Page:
So should you run more than 20 miles a week? If you’re healthy and fit enough to do so and you like to run then yes – Run Forrest Run! I’m sure there were as many athletes in the Western States 100mi this past weekend that were fit AND healthy enough to run as there were those who shouldn’t have been running it – or any distance close to it. Aerobic conditioning, which is a major aspect of health and fitness (and vice-versa) is severely lacking in most human beings. Yes – runners too.
You definitely don’t need a significant amount of training – volume or intensity – to make substantial gains in your health, or substantial gains in your fitness. More is not necessarily better, but if you’re fit and healthy, (yes, I will keep on saying it), and you want to participate in a long endurance-type event, then yes – more is better.
Eat well, sleep well, live well, and please proceed with caution when reading all the bullshit (studies, programs, fitness gurus) out there saying that you need to train harder, or train longer, or run less, or run slower – or else you’re hurting yourself or increasing your risk of dying. Listen to your body. Many points are valid to a certain degree, but you need to look at the whole picture – YOU – your life emotionally and physically, and your health and your fitness. You may need to train harder or you may need to slow down and train less; it all depends on your situation. For me, I’m gonna run more than 20 miles a week and it’s gonna be faster than ten minute miles.
You state, “I believe that Micah True’s death was related to “overtraining” – his training was out of balance with a healthy lifestyle and fitness program, which led to his heart disease.”
I have read your article regarding his death a few times. A couple of my observations about him and the sport… Most ultra-distance running is aerobic in nature. His lifestyle and diet mirrorer the Tarahumara indians which seems to work for them.
Can you clarify what you believe was out of balance with his diet relative to fitness. As you point out, many people are adopting this sport into our lives and certainly struggle to balance our diets better than the typical western diets of most Americans.
Some people, including me, want to be competitive rather than simply improve fitness. I balance 1-2 short, intense anaerobic workouts with medium to long aerobic workouts each week. Diet is above average paleo/low carb but not perfect.
Sock Doc says
Yes you’d like to think it is mostly aerobic – but that doesn’t mean it is. And after several hours your body is creating stress hormones and inflammation to various degrees even if your HR is not anaerobic for even one second. Most long-distance runners train very anaerobically all too often, and continuous long distance (too much, too often) even aerobically can be a problem – especially if diet and lifestyle stresses are high. Sure genetics may have played a roll; one can only speculate (including me). But clearly something was not right because that is not “normal” to die from heart disease. Maybe his diet was wrong for him. Maybe he had some huge emotional stress toll on his body that was constantly a burden to him. We will never know.
I, like you, want to be competitive also – so you find the right balance, knowing that when you race an ultra (as I have in Ironman races – 20 times) you’re going to create a significant amount of stress on your body. The more prepared you are, the healthier you are, and the better you recover, will all have a huge impact on your health.
Other than healthy diet, anything you recommend to diminish and control the impact of the stress and inflammation during/after long (aerobic) running does other than “don’t run that long”. As you can appreciate, the stress is what causes us to adapt and get better but too much is, as you note, not healthy.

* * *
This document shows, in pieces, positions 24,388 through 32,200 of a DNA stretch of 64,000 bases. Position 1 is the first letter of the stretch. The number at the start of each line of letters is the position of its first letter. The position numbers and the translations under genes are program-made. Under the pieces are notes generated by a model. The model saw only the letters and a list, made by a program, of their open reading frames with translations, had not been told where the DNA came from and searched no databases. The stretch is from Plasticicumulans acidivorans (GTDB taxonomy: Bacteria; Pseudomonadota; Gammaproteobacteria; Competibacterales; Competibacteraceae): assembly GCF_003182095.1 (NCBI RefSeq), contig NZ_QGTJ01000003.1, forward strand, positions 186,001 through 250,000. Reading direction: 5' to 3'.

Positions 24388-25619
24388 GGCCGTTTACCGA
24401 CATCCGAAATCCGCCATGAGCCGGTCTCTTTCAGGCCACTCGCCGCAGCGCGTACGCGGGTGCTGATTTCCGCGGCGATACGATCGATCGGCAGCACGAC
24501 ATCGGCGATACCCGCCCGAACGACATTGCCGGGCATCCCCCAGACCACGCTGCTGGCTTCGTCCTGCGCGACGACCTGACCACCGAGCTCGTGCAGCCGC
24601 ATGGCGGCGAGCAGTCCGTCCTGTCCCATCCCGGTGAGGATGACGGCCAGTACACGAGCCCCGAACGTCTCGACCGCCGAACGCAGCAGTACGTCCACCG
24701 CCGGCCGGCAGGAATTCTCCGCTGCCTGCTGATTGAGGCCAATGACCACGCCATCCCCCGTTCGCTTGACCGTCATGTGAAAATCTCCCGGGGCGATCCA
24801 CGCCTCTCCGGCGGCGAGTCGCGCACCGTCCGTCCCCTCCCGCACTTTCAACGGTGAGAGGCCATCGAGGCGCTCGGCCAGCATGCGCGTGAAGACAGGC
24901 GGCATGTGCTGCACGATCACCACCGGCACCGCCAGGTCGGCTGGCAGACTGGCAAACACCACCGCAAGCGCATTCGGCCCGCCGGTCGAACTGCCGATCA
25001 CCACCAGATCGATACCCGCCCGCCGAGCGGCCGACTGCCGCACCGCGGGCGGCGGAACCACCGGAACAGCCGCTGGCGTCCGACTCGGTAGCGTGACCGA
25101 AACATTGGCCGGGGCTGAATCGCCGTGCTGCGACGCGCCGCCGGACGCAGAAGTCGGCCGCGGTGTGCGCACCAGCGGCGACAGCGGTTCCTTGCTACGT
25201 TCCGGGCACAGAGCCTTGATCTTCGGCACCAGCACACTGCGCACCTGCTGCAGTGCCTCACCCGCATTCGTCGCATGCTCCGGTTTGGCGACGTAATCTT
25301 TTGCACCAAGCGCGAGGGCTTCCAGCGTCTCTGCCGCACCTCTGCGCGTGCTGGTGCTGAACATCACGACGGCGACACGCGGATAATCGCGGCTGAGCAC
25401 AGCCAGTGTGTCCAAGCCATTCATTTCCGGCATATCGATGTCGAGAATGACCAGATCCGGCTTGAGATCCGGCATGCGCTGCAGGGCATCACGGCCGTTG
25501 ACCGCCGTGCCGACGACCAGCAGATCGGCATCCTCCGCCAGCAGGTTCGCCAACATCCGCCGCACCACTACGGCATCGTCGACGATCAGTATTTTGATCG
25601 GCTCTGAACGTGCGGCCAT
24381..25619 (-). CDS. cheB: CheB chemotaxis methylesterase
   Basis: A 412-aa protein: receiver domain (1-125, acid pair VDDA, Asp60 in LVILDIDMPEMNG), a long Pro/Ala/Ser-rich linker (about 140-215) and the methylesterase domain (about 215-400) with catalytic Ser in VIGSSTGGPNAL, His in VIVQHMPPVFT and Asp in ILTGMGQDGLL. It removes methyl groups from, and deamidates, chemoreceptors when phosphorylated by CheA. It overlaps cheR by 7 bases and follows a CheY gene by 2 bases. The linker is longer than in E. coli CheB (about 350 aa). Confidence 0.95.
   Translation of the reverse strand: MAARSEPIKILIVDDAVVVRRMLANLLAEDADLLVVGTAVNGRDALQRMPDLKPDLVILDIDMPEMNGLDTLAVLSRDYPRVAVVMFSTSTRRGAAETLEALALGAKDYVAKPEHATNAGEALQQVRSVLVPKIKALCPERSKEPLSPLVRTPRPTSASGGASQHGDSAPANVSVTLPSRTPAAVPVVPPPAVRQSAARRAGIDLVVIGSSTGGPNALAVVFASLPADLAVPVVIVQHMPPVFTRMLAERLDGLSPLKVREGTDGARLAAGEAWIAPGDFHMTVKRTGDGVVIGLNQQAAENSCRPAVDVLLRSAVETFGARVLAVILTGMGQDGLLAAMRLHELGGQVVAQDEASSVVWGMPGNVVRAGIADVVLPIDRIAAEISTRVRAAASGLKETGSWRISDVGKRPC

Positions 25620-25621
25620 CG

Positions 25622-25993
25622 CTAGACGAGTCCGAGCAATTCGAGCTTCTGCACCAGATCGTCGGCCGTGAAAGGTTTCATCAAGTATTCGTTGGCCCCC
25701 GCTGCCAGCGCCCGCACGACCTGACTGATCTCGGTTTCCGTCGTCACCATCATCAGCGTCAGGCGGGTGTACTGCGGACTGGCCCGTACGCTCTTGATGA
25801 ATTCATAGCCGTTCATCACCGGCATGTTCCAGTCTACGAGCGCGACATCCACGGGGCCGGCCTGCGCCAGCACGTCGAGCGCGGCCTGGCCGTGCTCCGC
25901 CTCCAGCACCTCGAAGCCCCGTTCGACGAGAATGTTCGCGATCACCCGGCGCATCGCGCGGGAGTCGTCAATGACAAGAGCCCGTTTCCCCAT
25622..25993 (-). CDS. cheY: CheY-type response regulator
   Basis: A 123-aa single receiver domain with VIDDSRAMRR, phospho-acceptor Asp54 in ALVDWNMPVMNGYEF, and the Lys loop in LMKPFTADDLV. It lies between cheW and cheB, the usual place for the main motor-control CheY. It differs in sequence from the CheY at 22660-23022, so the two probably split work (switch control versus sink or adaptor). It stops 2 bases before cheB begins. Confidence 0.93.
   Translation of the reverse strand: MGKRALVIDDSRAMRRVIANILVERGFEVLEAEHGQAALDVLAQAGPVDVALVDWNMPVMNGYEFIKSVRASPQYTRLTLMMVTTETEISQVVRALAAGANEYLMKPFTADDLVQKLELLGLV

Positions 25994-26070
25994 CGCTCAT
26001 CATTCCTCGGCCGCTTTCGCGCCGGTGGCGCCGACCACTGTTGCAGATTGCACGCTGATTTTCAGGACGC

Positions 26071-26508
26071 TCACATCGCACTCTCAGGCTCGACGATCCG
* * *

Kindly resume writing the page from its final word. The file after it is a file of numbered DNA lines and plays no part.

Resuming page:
Sock Doc says
Well nutrition and training is the most important to look at – going into the long run refueled, hydrated, rested and refueling, rehydrating, and recovering well after. I don’t want you to think that I think it’s not “healthy” as in many cases it is, but there is a point at which it isn’t – and the worse your nutrition is, the more stress you’re under, and the worse your aerobic system is, then the more dangerous/less healthy it becomes, and much sooner.
martin van lear says
Hey Soc Doc,
Thanks so much for another great post! All of this applies to me as I am training for ultras these days…going out for 3-5 hour runs, and am getting ready to do an 8 hour race in august. Ive listened to your other podcast on trail runner nation re aerobic vs anaerobic conditioning, and I am still trying to understand some things. Im 41 years old, and have been using the old formula 220 – 41 = 179 to estimate my max heart rate (just an estimate i know, have not run a time trial yet to determine this bc im still trying to build my aerobic base! ) I am basically using the the Karvonen Method (http://www.wikihow.com/Calculate-Your-Target-Heart-Rate)..sooo, anyway, without getting into the math, it seems like the heart rate to train at is somewhere between 117 and 145, to stay in the aerobic zone, with anything over 157 to definitely getting into the anaerobic zone. soo, my question to you is, does this math/reasoning look roughly correct to you? and i guess the larger question is, when do i know that i have an appropriate aerobic base to start doing anaerobic training (intervals, hill repeats, etc.)? or, when training for ultras (50k and higher trail runs), should i just hold off on the anaerobic stuff altogether and focus more on the aerobic zone (considering risks of injury if i get into anaerobic training)…anyway, so sorry to get into all this technical stuff…it might help anyone out there who is really training for tris and ultras…thanks so much soc doc, you’re the best!
Sock Doc says
If you go by your 180-age then your aerobic training zone is going to be in the 140s; though ideally you should find your LT and then plug it in here:
Zone 1 – Less than 85% of LTHR – these are recovery workouts
Zone 2 – 85% to 89% of LTHR – long workouts – very aerobic
Zone 3 – 90% to 94% of LTHR – high aerobic
You can definitely stick in some anaerobic if and when you’re ready to do so – as I discuss in the SD Training Principles. I’d definitely be doing some anaerobic (some, not a lot) to train for an ultra. But obviously you have to have a more than stellar aerobic base.